Renal vascular effects of frusemide in the rat: influence of salt loading and the role of angiotensin II.Exp Physiol. 2001 Sep; 86(5):611-6.EP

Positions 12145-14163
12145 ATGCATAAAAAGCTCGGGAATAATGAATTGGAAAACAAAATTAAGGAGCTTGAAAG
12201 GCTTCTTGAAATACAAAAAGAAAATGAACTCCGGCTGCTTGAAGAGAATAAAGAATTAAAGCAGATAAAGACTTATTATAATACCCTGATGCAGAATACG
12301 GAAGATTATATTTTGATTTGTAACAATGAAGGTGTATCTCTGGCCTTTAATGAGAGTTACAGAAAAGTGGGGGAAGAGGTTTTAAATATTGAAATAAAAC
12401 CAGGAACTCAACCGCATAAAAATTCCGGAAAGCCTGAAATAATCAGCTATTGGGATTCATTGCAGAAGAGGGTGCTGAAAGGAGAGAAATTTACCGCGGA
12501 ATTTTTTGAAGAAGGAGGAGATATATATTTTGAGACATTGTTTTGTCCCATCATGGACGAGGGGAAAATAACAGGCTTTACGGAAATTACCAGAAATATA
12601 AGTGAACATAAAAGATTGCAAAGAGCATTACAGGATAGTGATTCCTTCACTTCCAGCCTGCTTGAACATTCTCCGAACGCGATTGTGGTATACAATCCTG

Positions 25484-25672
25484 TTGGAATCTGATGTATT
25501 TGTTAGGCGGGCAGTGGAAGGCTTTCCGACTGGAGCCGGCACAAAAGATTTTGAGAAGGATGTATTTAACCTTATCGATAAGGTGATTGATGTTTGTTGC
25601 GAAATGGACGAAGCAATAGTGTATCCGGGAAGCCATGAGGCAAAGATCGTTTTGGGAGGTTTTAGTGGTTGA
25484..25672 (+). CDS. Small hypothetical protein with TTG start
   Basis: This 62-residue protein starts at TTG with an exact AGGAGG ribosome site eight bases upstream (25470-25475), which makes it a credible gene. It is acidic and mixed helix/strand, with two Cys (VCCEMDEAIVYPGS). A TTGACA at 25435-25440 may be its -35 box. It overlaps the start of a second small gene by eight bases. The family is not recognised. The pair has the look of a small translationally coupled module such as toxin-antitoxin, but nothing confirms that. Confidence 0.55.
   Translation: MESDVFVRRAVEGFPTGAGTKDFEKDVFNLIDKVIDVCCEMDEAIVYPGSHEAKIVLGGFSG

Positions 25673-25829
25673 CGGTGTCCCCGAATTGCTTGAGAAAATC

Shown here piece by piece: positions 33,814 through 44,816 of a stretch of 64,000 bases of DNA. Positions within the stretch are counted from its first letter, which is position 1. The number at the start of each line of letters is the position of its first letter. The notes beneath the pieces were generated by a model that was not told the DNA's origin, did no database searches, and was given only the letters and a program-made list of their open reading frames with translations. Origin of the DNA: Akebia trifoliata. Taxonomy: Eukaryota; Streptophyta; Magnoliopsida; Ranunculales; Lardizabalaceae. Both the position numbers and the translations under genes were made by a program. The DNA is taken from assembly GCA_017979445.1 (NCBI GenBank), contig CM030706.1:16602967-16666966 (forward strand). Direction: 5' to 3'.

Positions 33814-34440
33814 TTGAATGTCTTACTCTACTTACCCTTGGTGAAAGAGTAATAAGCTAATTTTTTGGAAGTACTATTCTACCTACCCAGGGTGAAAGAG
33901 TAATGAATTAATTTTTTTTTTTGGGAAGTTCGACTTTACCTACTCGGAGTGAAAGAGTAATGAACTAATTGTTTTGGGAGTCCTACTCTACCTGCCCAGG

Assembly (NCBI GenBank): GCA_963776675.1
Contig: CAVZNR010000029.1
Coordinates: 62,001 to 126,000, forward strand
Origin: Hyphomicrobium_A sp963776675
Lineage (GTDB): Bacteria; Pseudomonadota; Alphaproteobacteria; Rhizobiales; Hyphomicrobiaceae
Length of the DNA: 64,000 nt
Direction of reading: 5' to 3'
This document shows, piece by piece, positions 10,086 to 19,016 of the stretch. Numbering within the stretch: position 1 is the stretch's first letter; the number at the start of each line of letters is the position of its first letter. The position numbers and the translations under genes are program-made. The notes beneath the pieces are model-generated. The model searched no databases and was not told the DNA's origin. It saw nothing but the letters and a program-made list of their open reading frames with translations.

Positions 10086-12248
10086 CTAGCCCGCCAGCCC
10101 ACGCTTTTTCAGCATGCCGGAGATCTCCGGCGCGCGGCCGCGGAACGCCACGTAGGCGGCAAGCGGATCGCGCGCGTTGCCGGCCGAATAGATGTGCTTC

We showed recently that post-frusemide (furosemide) natriuresis was associated with a major depression of medullary circulation. In the present study, prior to administration of frusemide the tubular transport of NaCl was modified by loading the animals with 5% saline to elucidate a possible interrelation between the tubular and vascular effects of the drug. Moreover, a possible involvement of the renin-angiotensin system was examined by pharmacological blockade using captopril, an inhibitor of angiotensin converting enzyme (1 mg x kg(-1), I.V.), or losartan, a selective inhibitor of angiotensin AT1 receptor (10 mg x kg(-1), I.V.). The effects of frusemide (0.25 mg x kg(-1) I.V., then the same dose given over 1 h) on renal medullary and cortical circulation (using laser-Doppler flowmetry) and renal excretion of sodium (U(Na)V), water and total solutes were measured in anaesthetised rats. With no pre-treatment, frusemide decreased the medullary flow (36.6 +/- 6.0%) significantly more than the cortical flow (10.1 +/- 1.0%; P < 0.001). The difference between the medulla and cortex was not significant in rats which showed high U(Na)V after hypertonic saline loading (2.0 +/- 0.4 vs. 0.4 +/- 0.1 micromol x min(-1) in non-loaded rats): 21.1 +/- 3.9% and 15.8 +/- 1.5%, respectively. At very high U(Na)V (9.5 +/- 1.1 micromol x min(-1)) the post-frusemide decrease in blood flow tended to be smaller in the medulla (7.6 +/- 7.7%) than in the cortex (16.2 +/- 2.6%). The fall in medullary blood flow was attenuated by pre-treatment with captopril (22.0 +/- 3.3%) and abolished by pre-treatment with losartan (2.8 +/- 11.8%). The decrease in cortical blood flow was not changed by hypertonic saline or angiotensin II blockers. The abolition of the post-frusemide depression of medullary blood flow by previous salt loading confirms the proposed link between tubular transport status and vasoconstriction. A similar modification of the response by blockade of the renin-angiotensin system suggests that the system is involved in the mechanism of medullary vasoconstriction.